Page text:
The LPDF take a look at problems in the market and discuss what solutions might be available now or in the future that might help to address the issue.
As the country moves into a period of healing following the 2020 pandemic, early positivity in the market has seen house prices swell rising steadily since May 2020. Hidden within the optimism of the housing market are messages of concern for the younger generation. Concerns that whilst the housing market is buoyant, securing that first home remains out of reach for many. It is perhaps unsurprising that whilst nine in ten young adults still aspire to home ownership, only 30% believe that home ownership is achievable.
When the average house price in the UK shoots up to £283,000 in May 2022 (up 11.9% on 2021), it is understandable why the dream of home ownership for the young feels like it is slipping away. Strong growth in house prices has not been mirrored in growth in earnings over the past ten years (presently annual rates of 0.8% earnings against 4.7% house prices).
When coupled with rising inflation, it is perhaps easy to see why it would be difficult for the younger generation to look to this average figure, particularly at a time when house prices are 9.7 times the average earnings and to think it’s achievable.
To some, simply ensuring a suitable deposit can be raised is a significant challenge.
At a time when rents have risen by 20% in the last 7 years, research from the Joseph Rowntree Foundation has observed a growth of in-work poverty, which is felt severely by four in five households in private rented accommodation. If the position was not bad enough already for the younger generations, the 2020 pandemic has only served to widen the gulf, as this cohort has less resilience to income shocks.
The consequences are real. As highlighted by Shelter following their 2017 survey around 1 in 5 adults regarded housing issues as having negatively impacted on their mental health in the past five years, including long-term stress, anxiety and depression.
The housing emergency involves us all, from those who will struggle to get onto the first rung of the housing ladder, those in affordable housing need, or those in need of specialist care.
For those millennials looking to enter the housing market, the problem is particularly acute. Saving a deposit remains far beyond the reach of many millennials or young savers.
Whilst an issue of some complexity, what is clear is that shortfalls in housing delivery have led to an imbalance in the supply and demand of housing. This has been observed not just in the stock of private housing, but in affordable housing too. Not only is it estimated that only 35% of the total affordable housing needed is being delivered, but supply lost is not being replaced.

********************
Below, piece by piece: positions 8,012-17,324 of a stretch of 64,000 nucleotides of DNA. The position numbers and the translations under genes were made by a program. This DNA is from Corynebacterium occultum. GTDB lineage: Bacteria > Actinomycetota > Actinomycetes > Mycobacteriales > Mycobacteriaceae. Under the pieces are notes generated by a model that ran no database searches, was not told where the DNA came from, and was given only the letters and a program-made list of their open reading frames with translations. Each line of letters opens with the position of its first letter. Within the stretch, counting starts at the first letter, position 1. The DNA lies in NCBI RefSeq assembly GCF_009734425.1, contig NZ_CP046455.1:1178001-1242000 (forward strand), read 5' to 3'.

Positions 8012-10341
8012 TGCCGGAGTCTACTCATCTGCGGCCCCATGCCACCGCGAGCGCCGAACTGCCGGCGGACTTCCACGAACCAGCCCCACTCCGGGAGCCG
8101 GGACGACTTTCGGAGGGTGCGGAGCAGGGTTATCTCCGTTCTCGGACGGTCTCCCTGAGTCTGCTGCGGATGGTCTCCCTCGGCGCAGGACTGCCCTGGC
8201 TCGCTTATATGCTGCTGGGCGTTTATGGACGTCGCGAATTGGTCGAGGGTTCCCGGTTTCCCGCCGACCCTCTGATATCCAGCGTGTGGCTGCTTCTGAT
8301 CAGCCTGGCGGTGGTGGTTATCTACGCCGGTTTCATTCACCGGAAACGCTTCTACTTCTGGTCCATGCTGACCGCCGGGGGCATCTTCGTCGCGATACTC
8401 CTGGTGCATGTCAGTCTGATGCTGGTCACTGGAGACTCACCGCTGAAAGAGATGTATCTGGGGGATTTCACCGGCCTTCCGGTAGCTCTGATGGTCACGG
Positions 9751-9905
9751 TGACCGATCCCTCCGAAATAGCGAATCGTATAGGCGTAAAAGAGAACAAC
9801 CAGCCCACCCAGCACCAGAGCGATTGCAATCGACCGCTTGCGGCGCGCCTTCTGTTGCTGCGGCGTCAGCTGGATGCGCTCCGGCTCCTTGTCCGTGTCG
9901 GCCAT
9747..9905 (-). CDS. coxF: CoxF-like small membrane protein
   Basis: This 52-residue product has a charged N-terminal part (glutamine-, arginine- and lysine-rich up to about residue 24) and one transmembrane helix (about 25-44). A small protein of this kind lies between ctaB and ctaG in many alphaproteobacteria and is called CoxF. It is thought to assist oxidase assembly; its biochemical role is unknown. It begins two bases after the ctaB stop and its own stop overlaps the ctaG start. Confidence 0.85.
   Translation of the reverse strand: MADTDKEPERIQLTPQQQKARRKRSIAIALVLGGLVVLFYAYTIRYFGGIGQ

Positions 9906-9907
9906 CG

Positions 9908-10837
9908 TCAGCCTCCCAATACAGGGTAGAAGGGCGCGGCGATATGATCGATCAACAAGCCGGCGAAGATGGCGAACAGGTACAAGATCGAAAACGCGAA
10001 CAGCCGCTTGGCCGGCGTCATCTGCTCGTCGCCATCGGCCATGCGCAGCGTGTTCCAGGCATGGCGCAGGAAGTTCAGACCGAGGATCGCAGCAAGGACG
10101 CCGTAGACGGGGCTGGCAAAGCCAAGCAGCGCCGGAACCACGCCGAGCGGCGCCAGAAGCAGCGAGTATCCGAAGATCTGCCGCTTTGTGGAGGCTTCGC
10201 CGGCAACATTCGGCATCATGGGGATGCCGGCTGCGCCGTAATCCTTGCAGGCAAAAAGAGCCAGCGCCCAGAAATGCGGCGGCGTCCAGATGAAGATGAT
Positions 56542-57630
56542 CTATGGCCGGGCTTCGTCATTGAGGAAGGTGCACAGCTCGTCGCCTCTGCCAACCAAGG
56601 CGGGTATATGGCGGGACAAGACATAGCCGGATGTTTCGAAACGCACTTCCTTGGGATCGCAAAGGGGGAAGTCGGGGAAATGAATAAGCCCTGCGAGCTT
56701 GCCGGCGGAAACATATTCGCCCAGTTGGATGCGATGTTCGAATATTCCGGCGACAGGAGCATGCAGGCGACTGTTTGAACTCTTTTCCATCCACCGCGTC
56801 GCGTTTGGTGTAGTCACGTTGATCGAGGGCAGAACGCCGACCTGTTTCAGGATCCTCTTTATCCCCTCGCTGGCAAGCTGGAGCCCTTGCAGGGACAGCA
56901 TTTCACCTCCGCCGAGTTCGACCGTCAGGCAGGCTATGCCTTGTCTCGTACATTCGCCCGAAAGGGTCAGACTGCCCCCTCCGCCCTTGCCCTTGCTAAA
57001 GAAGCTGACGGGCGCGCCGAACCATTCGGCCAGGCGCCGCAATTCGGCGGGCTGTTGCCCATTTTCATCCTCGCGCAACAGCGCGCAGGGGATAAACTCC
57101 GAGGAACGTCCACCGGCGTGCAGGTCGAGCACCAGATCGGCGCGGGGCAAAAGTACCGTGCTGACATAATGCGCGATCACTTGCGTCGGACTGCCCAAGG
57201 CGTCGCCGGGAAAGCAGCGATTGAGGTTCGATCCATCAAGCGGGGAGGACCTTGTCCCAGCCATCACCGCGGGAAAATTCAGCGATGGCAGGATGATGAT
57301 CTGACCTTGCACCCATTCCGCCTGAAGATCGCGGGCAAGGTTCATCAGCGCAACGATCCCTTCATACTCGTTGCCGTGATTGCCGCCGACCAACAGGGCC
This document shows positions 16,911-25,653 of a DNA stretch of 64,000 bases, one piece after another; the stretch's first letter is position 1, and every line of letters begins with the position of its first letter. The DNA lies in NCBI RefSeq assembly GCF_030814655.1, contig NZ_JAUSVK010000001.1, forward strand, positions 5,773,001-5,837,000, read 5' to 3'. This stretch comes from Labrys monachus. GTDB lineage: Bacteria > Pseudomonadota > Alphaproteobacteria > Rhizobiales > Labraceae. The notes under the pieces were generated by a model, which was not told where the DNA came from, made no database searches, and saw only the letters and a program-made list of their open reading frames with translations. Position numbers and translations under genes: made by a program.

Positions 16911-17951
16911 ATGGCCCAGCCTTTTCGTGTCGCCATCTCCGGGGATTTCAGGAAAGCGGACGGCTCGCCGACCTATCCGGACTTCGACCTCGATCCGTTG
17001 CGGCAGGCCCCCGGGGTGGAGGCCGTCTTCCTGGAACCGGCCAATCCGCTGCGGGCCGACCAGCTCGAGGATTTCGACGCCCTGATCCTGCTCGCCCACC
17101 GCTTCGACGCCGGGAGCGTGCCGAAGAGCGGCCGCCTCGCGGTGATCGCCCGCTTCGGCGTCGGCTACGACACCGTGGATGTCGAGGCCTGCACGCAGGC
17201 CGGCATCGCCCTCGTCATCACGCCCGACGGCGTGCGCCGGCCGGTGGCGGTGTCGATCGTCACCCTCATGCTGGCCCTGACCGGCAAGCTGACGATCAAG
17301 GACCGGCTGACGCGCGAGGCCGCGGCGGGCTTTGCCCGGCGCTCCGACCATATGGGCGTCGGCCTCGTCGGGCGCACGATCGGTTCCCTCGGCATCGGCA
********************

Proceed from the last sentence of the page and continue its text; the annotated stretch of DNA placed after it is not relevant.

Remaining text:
Recent data from ONS suggests that over the past 10 years there have been around 107,000 homes sold under the Government’s right to buy scheme, replaced with around 42,000 homes
The lack of suitable housing has been compounded by other factors, including the significant increase in second homes, up 50% between 2010 and 2020. The consequence of this is that we see that 1 in 6 born between 1946 and 1964 owning extra property whilst the younger generation struggle to envisage owing any property in their lifetime. This has been a contributing factor in the stagnation of wealth for those under 40 for the past 8 years, who have seen growth of only 9%, compared to the 65+ group, who have experienced a 32% increase over the same period. These factors are contributing to a shortage of housing for young professionals and families to move into, however the housing stock is also squeezed from the other end.
As some older generations struggle to find the right accommodation to downsize into due to lack of new senior living accommodation, we see the marked under-occupation of the housing stock, yet another factor suppressing the availability of family housing.
The implications of this social change are already being felt. As observed through trends in population growth, the impact of unsustainable hikes in house prices has had a negative impact on fertility rates. The rise in the renting generation or those younger persons still living at home has left the generation without the stability needed to start families. And this factor has in part led to a reduction in fertility rates, a trend that is expected to worsen in the future as the factors that have caused them, continue to endure.
The recently published 2021 Census tells us that housing growth in the last 10 years has been lower than those forecasts currently used to determine local housing need, pointing to a measure of further suppressed household formation. This has been observed in data collected through the English Housing Survey where the effect has been more pronounced in the private and social rental sector.
As we move into a period of hopeful emergence from Covid restrictions, the crisis deepens once again, as rising inflation adds further pressure to already struggling households.
There is a clear imperative for the country to build more homes which will assist in easing housing affordability, but to assist those younger generations, there needs to be a renewed focus on the delivery of all housing in particular affordable housing products, which needs to be delivered on a vast and ambitious scale.
Original Publication Date: Aug 22